As far as entertainment was concerned during the one-dayers, however, far more could have been had by watching the grass grow on the outfield than witnessing the play on it. The West Indians were so badly outplayed that not one of the five games could honestly be described as a contest. Rarely has clearer evidence been provided that bad 50-over cricket takes a very long time to reach an inevitable conclusion - instead it becomes a test of endurance for those watching. In the second match at Cape Town a capacity crowd voted with their feet and had thinned to less than a third by the time Shivnarine Chanderpaul had strangled the last gasps of breath from the game in pursuit of a ludicrously slow half-century. As an advertisement for Twenty20 cricket, the 50-over series was magnificent.

Caribbean joy at the start of the tour was great enough to spark talk of a renaissance of West Indian fortunes. By the end the players couldn't wait to get to the airport, and their supporters were thoroughly demoralised, again. But everyone would be well advised to remember the optimism, identify what caused it, and bottle it for future use. Because, just for a while, the West Indians really did have something special going.

Match reports for

Kenya v West Indies at Benoni, Sep 8, 2007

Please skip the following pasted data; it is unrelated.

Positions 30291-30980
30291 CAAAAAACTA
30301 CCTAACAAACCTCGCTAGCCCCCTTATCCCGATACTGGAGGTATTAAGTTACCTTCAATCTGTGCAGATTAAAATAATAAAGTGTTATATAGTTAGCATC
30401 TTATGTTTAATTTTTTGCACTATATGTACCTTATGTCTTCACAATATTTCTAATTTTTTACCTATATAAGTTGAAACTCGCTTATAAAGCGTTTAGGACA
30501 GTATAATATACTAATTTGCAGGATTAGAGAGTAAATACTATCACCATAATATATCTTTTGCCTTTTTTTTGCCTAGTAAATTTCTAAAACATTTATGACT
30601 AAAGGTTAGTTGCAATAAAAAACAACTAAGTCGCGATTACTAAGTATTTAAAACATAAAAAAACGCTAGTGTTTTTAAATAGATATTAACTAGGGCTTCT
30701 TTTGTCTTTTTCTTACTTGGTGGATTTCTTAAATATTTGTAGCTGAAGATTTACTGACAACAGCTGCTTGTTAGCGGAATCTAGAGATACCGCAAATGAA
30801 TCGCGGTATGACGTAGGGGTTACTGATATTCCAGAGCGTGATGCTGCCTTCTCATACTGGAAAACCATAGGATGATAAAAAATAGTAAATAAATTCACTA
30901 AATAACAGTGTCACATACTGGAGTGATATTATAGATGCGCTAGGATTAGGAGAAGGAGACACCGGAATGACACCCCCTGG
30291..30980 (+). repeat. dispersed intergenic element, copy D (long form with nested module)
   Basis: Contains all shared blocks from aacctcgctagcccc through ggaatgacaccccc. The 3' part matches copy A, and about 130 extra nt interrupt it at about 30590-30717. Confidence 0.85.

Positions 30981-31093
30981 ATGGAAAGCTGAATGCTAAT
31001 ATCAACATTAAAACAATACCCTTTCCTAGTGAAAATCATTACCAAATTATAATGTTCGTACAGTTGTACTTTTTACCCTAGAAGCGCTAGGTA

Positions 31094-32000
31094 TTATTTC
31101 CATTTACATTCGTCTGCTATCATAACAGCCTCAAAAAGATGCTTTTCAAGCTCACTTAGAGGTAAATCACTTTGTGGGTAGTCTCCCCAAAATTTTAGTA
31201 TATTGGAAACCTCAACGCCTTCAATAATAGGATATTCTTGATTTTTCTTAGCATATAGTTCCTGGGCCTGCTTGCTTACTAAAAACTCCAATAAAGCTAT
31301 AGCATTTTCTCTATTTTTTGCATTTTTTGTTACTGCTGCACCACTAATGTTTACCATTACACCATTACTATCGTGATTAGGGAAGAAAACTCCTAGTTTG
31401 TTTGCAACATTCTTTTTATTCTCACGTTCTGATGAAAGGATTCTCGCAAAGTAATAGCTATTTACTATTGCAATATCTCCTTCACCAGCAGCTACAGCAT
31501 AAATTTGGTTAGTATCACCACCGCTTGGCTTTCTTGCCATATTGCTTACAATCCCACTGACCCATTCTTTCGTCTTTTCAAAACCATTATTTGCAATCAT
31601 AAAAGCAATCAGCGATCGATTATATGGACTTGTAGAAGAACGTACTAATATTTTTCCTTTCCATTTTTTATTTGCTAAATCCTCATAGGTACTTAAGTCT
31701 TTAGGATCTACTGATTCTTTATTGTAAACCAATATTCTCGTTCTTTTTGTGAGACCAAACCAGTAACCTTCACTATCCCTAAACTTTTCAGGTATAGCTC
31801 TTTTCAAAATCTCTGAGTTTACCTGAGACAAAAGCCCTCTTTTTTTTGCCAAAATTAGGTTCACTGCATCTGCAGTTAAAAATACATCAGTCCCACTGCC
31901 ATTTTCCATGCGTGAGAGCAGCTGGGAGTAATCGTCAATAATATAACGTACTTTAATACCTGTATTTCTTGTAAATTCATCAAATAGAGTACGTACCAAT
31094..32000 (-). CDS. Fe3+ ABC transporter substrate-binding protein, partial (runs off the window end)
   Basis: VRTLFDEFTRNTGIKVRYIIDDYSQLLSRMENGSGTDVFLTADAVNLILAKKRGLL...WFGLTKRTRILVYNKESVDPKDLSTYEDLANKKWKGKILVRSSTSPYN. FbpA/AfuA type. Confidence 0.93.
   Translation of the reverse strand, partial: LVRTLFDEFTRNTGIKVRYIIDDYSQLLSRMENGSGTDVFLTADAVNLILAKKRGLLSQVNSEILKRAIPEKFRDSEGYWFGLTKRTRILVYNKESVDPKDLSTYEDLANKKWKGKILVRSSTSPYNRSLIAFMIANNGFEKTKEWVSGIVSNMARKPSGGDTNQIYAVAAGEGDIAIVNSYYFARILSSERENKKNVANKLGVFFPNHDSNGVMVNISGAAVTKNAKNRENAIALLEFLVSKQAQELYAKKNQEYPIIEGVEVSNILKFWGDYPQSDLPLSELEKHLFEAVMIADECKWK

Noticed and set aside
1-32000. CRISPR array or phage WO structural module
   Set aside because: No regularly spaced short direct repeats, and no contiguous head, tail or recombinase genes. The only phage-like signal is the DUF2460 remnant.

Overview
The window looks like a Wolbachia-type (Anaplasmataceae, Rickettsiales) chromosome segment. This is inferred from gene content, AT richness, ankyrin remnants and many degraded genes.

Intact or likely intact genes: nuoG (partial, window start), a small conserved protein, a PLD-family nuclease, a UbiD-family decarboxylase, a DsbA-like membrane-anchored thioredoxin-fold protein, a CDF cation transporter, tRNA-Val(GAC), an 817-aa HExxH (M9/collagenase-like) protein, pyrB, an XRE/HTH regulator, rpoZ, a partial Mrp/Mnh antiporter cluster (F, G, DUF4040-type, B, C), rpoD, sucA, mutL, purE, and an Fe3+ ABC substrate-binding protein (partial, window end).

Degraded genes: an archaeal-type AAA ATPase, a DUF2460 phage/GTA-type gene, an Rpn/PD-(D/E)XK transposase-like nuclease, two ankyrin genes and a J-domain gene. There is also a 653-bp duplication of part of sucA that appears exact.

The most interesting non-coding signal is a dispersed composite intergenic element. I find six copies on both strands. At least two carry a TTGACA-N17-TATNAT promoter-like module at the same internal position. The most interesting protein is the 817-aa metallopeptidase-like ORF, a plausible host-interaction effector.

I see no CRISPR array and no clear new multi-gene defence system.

Scorecard

New Zealand v West Indies at Benoni, Sep 9, 2007
Scorecard

1st Match, Group A: South Africa v West Indies at Johannesburg, Sep 11, 2007
Scorecard

5th Match, Group A: Bangladesh v West Indies at Johannesburg, Sep 13, 2007
Scorecard

1st ODI: Zimbabwe v West Indies at Harare, Nov 30, 2007
Report | Scorecard

2nd ODI: Zimbabwe v West Indies at Harare, Dec 2, 2007
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3rd ODI: Zimbabwe v West Indies at Harare, Dec 4, 2007
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4th ODI: Zimbabwe v West Indies at Bulawayo, Dec 7, 2007
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5th ODI: Zimbabwe v West Indies at Bulawayo, Dec 9, 2007
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Tour Match: Makhaya Ntini Invitation XI v West Indians at East London, Dec 14, 2007
Report | Scorecard

1st T20I: South Africa v West Indies at Port Elizabeth, Dec 16, 2007
Report | Scorecard

Tour Match: South Africa A v West Indians at East London, Dec 19-21, 2007
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1st Test: South Africa v West Indies at Port Elizabeth, Dec 26-29, 2007
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2nd Test: South Africa v West Indies at Cape Town, Jan 2-5, 2008
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3rd Test: South Africa v West Indies at Durban, Jan 10-12, 2008
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2nd T20I: South Africa v West Indies at Johannesburg, Jan 18, 2008
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1st ODI: South Africa v West Indies at Centurion, Jan 20, 2008
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2nd ODI: South Africa v West Indies at Cape Town, Jan 25, 2008
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3rd ODI: South Africa v West Indies at Port Elizabeth, Jan 27, 2008
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4th ODI: South Africa v West Indies at Durban, Feb 1, 2008
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5th ODI: South Africa v West Indies at Johannesburg, Feb 3, 2008
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© John Wisden & Co.